Monday, 19 May 2014


My alter ego Clay More has a new Western ebook novella out on Kindle, published by Western Trail Blazer.

 In a nutshell:

Sam Gibson used to be a lawman, until the day he made a terrible mistake that could never be taken back. Since then, he has alternated between wishing there were a way he could redeem himself and believing he deserved punishment. 

He’s about to get both… 

It is 18k in length, about 61 pages, so one or two sittings worth of reading. 

And here is an extract:

Chapter 1

There were some days when Sam Gibson didn’t feel any guilt at all.
But those days were few and far between. Most days he felt chewed up inside and so full of self-loathing that he couldn’t bear to catch sight of himself in a mirror or see his reflection in a window. Yet he still had enough pride to keep himself clean, and not let his beard stubble grow too far. On shaving days he had learned the trick of imagining himself to be two people. He was both barber and customer, and if he, the barber, didn’t cotton to the customer, well, he’d just nick his face a little. That was why he generally added a cut or two to the other small healing scabs on any shave day.
“Are you coming inside for a beer, or something, mister?”
He stopped walking along the boardwalk and looked down at the young red-haired kid with a freckly face and a wide grin who was sitting on the chair beside the batwing doors of the Gold Nugget Saloon.
“No, son. I have no taste for beer or anything else that a saloon has to offer.”
“There are a lot of friendly folk in here. It’s the friendliest saloon in town, you betcha. Friendliest bartenders and the friendliest and prettiest girls in the whole of –”
“I guess you must be on commission. But the answer is still no. I’m just passing through town and minding my own business.”
“Can you shoot that gun?”
Sam’s hand unconsciously twitched. He swallowed as that familiar lump came to his throat. “Yeah, I can shoot. But like I said, I’m just minding my own business. It’s something that I practice a lot, just so that I can stay out of trouble. You might think about that, son.”
“Oh, don’t mind me. I like to talk, mister, that’s all. And I like to watch folks.”
Sam reached into his vest pocket and tossed a coin at the youngster. “That’s for your trouble. Just point me in the direction of a good eating-house. Not a saloon, just somewhere I can get food and coffee. And then a store where I can get tobacco and stuff.”
The boy had caught the coin and secreted it away in a pocket as quickly as any cardsharp could stow an extra card up his sleeve. “You want Ma Brady’s place, just past the bank. Then come back this way and go down Second Street and you’ll find Kincaid’s Emporium on the corner with Carson Street. That’s the best general store in town”
Sam tipped his hat and walked on along the boardwalk. He was starting to feel cross with himself again and that lump in his throat made him all too aware that the kid had touched several raw nerves and brought those memories that were never far from the surface back to haunt him.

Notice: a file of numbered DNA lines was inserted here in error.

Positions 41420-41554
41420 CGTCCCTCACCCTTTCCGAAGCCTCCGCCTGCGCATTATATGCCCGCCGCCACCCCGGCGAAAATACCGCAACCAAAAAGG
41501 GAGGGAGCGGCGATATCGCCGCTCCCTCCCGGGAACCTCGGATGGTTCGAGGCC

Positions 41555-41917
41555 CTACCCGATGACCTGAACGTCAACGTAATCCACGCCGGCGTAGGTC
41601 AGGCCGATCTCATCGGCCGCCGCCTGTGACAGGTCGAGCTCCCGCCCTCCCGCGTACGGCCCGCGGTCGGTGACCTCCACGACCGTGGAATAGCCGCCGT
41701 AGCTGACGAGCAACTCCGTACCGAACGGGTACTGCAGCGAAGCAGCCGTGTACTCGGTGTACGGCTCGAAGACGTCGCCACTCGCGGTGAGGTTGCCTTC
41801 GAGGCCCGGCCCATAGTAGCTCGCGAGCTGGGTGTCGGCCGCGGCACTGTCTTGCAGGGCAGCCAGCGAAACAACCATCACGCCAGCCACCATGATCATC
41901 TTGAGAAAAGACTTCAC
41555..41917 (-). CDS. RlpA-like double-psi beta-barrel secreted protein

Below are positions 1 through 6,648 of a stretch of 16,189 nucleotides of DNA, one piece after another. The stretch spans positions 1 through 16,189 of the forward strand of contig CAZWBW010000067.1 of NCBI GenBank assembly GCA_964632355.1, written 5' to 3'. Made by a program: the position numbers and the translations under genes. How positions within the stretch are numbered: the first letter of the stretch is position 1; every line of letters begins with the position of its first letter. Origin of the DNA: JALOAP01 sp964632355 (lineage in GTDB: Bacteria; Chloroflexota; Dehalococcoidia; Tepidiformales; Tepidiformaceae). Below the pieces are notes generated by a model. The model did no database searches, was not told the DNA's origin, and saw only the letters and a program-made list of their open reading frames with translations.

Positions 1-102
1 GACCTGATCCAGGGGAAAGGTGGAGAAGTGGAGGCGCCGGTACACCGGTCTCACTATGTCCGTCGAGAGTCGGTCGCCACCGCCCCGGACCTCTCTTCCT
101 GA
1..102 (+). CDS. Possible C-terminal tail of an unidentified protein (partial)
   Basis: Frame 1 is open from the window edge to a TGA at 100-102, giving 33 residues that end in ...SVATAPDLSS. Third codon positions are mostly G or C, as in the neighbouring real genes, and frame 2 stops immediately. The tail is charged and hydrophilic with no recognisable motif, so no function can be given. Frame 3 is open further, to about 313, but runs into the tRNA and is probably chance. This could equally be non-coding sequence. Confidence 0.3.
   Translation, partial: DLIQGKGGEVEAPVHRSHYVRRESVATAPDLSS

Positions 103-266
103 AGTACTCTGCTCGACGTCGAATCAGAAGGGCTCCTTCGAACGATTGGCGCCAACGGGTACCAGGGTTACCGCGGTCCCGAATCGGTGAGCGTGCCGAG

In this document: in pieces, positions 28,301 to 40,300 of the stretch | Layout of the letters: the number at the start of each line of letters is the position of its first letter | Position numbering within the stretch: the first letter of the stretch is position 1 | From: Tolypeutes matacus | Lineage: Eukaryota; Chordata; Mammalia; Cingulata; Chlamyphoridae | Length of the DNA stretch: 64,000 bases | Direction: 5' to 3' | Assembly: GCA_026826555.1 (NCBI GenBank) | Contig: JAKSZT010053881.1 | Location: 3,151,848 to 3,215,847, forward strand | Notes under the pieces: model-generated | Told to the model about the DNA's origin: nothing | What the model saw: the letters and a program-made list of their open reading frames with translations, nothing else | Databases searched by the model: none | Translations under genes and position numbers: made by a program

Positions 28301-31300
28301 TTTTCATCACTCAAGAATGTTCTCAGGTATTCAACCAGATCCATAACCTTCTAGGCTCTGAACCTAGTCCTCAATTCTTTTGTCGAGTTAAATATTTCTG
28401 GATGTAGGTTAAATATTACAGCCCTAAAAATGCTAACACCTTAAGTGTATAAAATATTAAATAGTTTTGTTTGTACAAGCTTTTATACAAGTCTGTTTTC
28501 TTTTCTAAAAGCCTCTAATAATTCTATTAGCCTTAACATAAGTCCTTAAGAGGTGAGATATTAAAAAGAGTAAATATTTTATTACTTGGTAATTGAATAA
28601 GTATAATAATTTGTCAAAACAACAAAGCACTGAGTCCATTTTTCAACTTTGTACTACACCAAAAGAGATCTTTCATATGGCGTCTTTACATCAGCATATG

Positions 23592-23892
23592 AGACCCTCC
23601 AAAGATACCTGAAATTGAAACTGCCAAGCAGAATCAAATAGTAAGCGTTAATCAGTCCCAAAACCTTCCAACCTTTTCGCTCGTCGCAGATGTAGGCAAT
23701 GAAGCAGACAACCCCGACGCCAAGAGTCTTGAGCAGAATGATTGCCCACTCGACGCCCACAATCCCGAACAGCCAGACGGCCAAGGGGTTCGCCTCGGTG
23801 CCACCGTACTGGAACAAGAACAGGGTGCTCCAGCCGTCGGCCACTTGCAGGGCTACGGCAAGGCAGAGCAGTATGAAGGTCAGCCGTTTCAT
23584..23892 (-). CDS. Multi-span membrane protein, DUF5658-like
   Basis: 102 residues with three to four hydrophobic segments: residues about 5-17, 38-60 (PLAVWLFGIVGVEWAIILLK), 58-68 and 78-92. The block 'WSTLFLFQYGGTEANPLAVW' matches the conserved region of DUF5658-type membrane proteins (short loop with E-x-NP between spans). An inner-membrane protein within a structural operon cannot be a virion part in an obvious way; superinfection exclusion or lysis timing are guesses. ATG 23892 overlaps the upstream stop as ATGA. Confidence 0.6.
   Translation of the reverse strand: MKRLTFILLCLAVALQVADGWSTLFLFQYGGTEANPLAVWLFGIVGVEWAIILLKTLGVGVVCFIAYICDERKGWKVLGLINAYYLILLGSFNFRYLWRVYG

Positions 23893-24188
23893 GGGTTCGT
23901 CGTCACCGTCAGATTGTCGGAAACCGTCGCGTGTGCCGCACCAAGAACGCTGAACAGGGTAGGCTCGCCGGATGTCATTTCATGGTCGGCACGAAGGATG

He had thought of stopping wearing a gun, just as he had stopped drinking. That had been hard enough, owing to the fact that whiskey numbed his mind some. At least until he sobered up, when the self-disgust would kick in along with the nausea and the thundering headache that he always used to get.

But the worst thing was the kid himself. He had looked a lot like the youngster he had shot dead.

Sunday, 11 May 2014


I was at the National Sculpture Park at West Bretton last week, walking along the trail above the upper lake. As you walk you have the opportunity to see a great piece of outside sculpture, which is functional and which is part of a global mission, to save the solitary bees.

The bee library comprises a collection of 24 bee-related books selected by artist and poet Alec Finlay. Once read, each book was made into a nest for solitary bees. The library of these books hang from branches of trees in the woodland walk around the lake. They have been there since 2012, surviving the ravages of the wind, rain and snow - and the bleaching effect of the sun.

Each nest consists of a cluster of bamboo canes, each with a roof made from a book.

A loose leaf from the bee library!

The bluebells are out at the moment and it is a bit like walking in The Shire! You have the feeling that there may be hobbits watching you.

The bee library at the National Sculpture Park is part of a larger project to amass a hundred books over five locations, evolving into a global bee library.

For more about Alec Finlay and his bee-inspired poems, visit

The Bee Poems are a collection of found and collaged texts derived from the books that make up The Bee Libraries. The books are converted into nests for solitary bees and a residue of their content is refined into poetry, much as honey is refined from nectar. The poems derive from classic studies from Virgil to Von Frisch, apiculture, scientific studies of bee behaviour and representations of bees and beekeeping in myth and art from ancient times to the present day. The project is ongoing, published as a series of short blogs.

And at the heart of this is the solitary bee, whose numbers are in sharp decline.

Keith Souter